Author Topic: This was cheap and worked pretty well for a backdrop.  (Read 4091 times)

0 Members and 1 Guest are viewing this topic.

Offline Bill Wyko

  • Posts: 821
I rembered I had a cut off of white laminate from an old project so I spring clamped it in place and the curve made for a decent backdrop. I'm no photographer so I need all the help I can get. ;)
The bitterness of poor quality, lingers long after the cheap price is forgotten.

Offline johne

  • Posts: 223
  • The Netherlands
Re: This was cheap and worked pretty well for a backdrop.
« Reply #1 on: May 12, 2008, 06:54 AM »
Bill,

That seems to work fine, I would position the sheet a little lower so that you have more flat surface. That way you will not get such a hard shadow as in your second picture

7561-0

This is a side view of what I mean

Offline Anthony

  • Festool Dealer
  • *
  • Posts: 124
  • Feel a bit like Rocko
    • IDEAL TOOLS (Australia) for FESTOOL
Re: This was cheap and worked pretty well for a backdrop.
« Reply #2 on: May 12, 2008, 07:25 AM »
Is there general consensus on the best location for shadow with these studio shots? Left or right side, lower than higher?

Edit - I was so interested in your use of laminate for backdrop and lighting it, that I looked past your vessel completely. Sorry, nice work indeed Bill.
« Last Edit: May 12, 2008, 07:46 AM by Anthony »
Regards,
Anthony

Festool Shop Owner

IDEAL TOOLS (Australia)
http://www.idealtools.com.au

Offline ccmviking

  • Posts: 411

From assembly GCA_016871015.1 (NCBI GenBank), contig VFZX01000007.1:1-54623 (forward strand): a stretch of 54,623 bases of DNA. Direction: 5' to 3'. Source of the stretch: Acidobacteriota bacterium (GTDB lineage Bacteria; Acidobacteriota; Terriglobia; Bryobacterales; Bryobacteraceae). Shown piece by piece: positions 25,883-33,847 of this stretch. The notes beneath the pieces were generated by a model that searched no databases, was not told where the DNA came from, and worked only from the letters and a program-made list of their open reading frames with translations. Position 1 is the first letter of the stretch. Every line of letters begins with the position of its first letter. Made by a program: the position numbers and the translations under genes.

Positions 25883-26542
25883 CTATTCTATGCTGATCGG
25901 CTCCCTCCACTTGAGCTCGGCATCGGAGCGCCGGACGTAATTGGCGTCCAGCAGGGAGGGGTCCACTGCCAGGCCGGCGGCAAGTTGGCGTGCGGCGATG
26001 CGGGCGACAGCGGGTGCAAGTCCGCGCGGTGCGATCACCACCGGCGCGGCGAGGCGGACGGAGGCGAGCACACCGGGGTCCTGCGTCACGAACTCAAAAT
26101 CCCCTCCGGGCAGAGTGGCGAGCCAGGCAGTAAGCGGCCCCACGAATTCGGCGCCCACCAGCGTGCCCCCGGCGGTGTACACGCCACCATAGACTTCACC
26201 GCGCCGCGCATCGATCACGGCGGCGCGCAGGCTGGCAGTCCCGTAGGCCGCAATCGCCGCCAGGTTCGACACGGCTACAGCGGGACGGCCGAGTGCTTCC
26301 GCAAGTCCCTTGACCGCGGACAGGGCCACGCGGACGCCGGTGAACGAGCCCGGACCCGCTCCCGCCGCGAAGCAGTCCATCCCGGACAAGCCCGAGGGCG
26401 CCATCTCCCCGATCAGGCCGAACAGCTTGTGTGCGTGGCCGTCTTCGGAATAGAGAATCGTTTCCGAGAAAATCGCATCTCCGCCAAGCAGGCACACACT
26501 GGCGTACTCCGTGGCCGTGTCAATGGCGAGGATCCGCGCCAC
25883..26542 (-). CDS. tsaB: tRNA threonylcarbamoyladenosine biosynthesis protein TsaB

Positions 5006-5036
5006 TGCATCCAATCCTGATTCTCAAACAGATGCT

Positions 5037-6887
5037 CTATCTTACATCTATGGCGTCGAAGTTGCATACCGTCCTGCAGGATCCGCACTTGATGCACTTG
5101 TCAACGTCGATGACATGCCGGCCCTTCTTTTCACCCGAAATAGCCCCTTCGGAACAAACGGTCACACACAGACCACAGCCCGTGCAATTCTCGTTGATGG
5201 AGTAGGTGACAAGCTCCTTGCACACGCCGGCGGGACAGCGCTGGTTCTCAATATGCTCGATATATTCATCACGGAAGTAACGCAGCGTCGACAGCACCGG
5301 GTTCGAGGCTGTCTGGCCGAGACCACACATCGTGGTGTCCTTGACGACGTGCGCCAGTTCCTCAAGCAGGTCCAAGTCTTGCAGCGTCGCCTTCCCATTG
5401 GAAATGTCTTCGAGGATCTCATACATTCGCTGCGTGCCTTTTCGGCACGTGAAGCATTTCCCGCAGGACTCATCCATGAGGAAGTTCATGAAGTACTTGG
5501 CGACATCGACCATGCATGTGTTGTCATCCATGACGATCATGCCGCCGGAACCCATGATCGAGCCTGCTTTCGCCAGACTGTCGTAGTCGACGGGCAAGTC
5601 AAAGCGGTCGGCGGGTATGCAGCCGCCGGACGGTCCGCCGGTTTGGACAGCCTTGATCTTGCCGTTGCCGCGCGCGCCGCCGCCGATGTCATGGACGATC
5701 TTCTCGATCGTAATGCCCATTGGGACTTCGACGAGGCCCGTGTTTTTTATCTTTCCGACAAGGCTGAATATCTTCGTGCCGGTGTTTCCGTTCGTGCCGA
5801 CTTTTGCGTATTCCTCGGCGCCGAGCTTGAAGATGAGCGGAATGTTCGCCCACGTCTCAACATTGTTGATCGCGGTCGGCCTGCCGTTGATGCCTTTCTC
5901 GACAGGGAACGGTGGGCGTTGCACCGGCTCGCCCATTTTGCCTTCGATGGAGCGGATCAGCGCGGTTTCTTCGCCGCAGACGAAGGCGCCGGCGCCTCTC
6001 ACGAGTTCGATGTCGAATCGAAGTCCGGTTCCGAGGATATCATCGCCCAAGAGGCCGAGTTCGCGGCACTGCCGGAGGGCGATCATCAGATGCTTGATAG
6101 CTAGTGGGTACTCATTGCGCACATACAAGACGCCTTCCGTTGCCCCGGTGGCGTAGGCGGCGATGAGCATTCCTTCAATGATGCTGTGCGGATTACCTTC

• Blue River Cabinetry Kitchen and Bath
Re: This was cheap and worked pretty well for a backdrop.
« Reply #3 on: May 12, 2008, 09:06 AM »
I think your goal for most shots would be no shadow.  Takes a bit of playing with added light to do that...  Johne can you suggest some decent quality tri-pod mounted lighting that accepts filters to change temperature?

Chris...

Offline Bob Swenson

  • Inactive Member
  • *
  • Posts: 184
Re: This was cheap and worked pretty well for a backdrop.
« Reply #4 on: May 12, 2008, 10:54 AM »
Johne,
What program do you use to make those neat drawings?
Bob

Offline johne

  • Posts: 223
  • The Netherlands
Re: This was cheap and worked pretty well for a backdrop.
« Reply #5 on: May 12, 2008, 11:03 AM »
Anthony,

There is no rule concerning the shadow direction. However like Chris said most product shots have very little shadow because of the diffuse nature of the light mostly used in these shots. A little shadow is needed to "anchor" the subject to the ground. If you remove all shadow then you get that floating, cut-out look.

Chris,

What sort of light are you looking for, flash or tungsten? And why would you want to change the color temp. of the lights.
If you need to change color temperature to match different light sources you should take a look at the Lee filter collection.

http://www.leefilters.com/lighting/products/range/ref:I46C9C0F254FD6/

They sell them in large sheets that you can cut to size.
All lights, can be used with these filters, be they flash or tungsten, just tape em on the lamp or use clamps etc..

If you use tungsten be carefull with the heat they generate, they could melt your filters.

Let me know what kind of light you re looking for and i will see if i can help.

Offline johne

  • Posts: 223
  • The Netherlands
Re: This was cheap and worked pretty well for a backdrop.
« Reply #6 on: May 12, 2008, 11:14 AM »
Johne,
What program do you use to make those neat drawings?
Bob

Hi Bob,

This was done in Photoshop (I mostly use that), The tool i used for the line drawing is the pen tool.
You can then add color to the path you just drew with the "Stroke path command in the Paths palette

7563-0

7565-1

A vector based drawing program like Illustrator can be used as well.

Offline Bill Wyko

  • Posts: 821
Re: This was cheap and worked pretty well for a backdrop.
« Reply #7 on: May 12, 2008, 01:29 PM »
Thanks very much. With info like this I'll keep getting better. The lighting was just my flash and the shop lights. I do have some halogens on a tripod at my business though. I'll put this info to use asap. Thanks again.
The bitterness of poor quality, lingers long after the cheap price is forgotten.